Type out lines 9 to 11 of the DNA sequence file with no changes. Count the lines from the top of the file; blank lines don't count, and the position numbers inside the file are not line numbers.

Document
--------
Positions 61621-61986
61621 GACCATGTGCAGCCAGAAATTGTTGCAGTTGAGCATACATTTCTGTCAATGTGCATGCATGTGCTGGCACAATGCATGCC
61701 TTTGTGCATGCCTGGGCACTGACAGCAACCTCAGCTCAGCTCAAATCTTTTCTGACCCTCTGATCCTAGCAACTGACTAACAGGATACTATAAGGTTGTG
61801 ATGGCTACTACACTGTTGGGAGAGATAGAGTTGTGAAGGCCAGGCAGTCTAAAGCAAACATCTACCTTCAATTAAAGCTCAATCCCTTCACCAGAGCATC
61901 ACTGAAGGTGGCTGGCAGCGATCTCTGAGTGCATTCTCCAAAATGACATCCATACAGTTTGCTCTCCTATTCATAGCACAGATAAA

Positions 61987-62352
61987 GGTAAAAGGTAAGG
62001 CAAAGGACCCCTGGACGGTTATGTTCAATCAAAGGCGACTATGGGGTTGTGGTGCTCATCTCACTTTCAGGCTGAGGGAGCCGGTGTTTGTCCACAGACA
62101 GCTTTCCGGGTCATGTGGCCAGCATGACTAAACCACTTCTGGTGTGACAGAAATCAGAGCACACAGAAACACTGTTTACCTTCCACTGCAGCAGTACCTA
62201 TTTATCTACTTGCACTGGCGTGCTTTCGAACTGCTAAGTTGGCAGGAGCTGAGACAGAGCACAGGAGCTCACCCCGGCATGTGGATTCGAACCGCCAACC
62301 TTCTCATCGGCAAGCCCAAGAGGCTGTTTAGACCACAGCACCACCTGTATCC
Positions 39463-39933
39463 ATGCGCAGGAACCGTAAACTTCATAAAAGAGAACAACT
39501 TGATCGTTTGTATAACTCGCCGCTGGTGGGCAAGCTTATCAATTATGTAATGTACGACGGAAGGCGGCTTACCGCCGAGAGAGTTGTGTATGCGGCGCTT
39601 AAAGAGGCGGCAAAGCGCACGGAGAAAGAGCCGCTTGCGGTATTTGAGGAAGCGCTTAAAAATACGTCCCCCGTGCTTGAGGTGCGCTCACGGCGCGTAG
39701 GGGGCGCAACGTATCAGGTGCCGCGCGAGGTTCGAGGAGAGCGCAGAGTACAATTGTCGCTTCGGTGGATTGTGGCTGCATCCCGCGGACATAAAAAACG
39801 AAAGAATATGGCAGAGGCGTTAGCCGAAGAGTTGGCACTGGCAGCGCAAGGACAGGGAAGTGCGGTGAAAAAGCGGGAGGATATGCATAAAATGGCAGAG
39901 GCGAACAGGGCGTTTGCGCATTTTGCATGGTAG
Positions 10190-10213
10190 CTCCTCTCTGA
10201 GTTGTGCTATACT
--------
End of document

62101 GCTTTCCGGGTCATGTGGCCAGCATGACTAAACCACTTCTGGTGTGACAGAAATCAGAGCACACAGAAACACTGTTTACCTTCCACTGCAGCAGTACCTA
62201 TTTATCTACTTGCACTGGCGTGCTTTCGAACTGCTAAGTTGGCAGGAGCTGAGACAGAGCACAGGAGCTCACCCCGGCATGTGGATTCGAACCGCCAACC
62301 TTCTCATCGGCAAGCCCAAGAGGCTGTTTAGACCACAGCACCACCTGTATCC